Surgeons talk about facial procedures and mention how facial surgery and fat infusion have become an attractive option in the present times. Social media happens to be playing a huge part in the whole market of demanding surgical modifications to enhance appearance.
The American Society of Plastic Surgeons executed seventeen million cosmetic surgeries in 2016. These involved chemical peels, laser hair removals, and other similar minimally invasive procedures. Over 290,000 breast augmentations were performed.
The focus of most of these operational enhancements revolved around the face. Additionally, fat relocation based surgeries soared to new heights of popularity within the concerned time frame.
Redefining Plastic Surgery with Fat
Silicone implants, artificial boosters, chemical fillers- plastic surgery was loosely defined around such elements not long ago. However, the trend shifted to using more natural ways in the process. It is where fat made it's grand entrance.
In 2016, the use of cosmetic fat injections in minimally invasive procedures went up to 13 percent. A 26 percent increase was reported in the buttock fat graft procedure. Use of fat injection in breast augmentation processes saw an increase of over 72 percent in 2016.
The fat involving procedure works in phases. The surgeon performs liposuction to extract fat from a part of the patient’s body. This fat is injected in other areas of the patient’s body to enhance their appearance.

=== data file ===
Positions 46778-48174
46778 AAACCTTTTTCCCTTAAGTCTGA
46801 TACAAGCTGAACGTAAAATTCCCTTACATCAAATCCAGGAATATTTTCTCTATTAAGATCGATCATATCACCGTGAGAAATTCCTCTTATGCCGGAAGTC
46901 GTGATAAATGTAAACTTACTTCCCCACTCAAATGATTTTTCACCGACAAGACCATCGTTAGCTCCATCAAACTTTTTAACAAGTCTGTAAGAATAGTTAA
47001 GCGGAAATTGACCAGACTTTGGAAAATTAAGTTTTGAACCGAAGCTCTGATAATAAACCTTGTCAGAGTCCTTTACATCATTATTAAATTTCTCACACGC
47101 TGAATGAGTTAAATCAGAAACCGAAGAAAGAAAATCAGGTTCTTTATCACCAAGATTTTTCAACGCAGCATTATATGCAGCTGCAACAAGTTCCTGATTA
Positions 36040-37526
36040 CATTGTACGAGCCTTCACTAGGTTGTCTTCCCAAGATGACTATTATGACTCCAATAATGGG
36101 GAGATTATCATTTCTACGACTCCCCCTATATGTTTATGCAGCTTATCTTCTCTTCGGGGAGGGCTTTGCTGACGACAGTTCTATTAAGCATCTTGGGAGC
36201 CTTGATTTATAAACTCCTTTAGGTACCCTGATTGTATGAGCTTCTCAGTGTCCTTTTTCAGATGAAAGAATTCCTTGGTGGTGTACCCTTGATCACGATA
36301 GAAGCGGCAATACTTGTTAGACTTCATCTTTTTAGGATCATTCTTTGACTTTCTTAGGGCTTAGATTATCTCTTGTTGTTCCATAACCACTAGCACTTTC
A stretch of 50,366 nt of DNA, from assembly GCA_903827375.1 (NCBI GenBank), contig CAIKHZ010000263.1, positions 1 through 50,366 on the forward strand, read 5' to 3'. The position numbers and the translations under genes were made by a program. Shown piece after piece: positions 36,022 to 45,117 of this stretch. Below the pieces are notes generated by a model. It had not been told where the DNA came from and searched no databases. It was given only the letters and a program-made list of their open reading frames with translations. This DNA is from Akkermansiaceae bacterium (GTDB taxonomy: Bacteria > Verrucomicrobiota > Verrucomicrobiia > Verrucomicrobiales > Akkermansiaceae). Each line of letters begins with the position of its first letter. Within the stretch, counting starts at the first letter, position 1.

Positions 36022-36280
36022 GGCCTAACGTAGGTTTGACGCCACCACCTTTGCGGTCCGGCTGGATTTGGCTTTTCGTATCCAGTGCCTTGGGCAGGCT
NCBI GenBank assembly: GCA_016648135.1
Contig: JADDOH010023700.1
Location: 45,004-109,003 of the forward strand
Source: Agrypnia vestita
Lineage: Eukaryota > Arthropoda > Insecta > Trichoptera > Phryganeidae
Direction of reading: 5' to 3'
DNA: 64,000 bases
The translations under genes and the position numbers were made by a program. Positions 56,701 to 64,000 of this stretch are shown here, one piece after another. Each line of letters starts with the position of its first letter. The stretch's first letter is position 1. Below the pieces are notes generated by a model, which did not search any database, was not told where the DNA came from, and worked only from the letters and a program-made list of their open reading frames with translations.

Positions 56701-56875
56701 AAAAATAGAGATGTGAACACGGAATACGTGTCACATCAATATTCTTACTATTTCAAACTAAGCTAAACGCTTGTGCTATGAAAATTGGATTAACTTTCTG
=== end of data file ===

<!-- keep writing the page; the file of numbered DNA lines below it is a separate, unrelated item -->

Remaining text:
Not only these processes are less invasive, but they also are more affordable. Fat freezing, skin tightening, fat removal, and fat relocation are a few processes that became more popular. Liposuction alone was performed about 235,237 times in 2016.
Face Is the New Focus
Surgeons performed about 15 million procedures involving face-lifts, eyelid surgery, nose reshaping, and a few others. While BOTOX remains the most performed procedure, soft tissue fillers, laser hair removal, chemical peel, and microdermabrasion follow it closely.
All these procedures produce fast results, demand little downtime, and point to an increasing desire among the people to appear different and better.
How Does Social Media Fit in the Equation?
The trend of selfies, likes, comments, and the popularity of applications like Instagram and Snapchat suggest the increasing levels of obsession with looks and reactions to how people look.
Filters and airbrush editings are momentary. The surgical modification is long-lasting, if not permanent. The feeling of pride and significance that a filtered, edited picture can grant for a few seconds, plastic surgery offers for years to come. Instant improvements are captivating.
Social media is also increasing awareness about issues related to self-image. Every story of personal experience brings such people together who share similar concerns. While it makes a positive impact on self-esteem, it also creates pressure on people to alter their looks, build self-imposed expectations, and drive themselves to attain a perfect image.
While unpleasant, it is true that social media promotes preoccupation with one’s looks. Judging others based on appearances has become the new thing. People regularly put up their pictures on social platforms and eagerly rate themselves based on the reactions to the post. Wanting to make a change to how they look comes as no surprise under such conditions.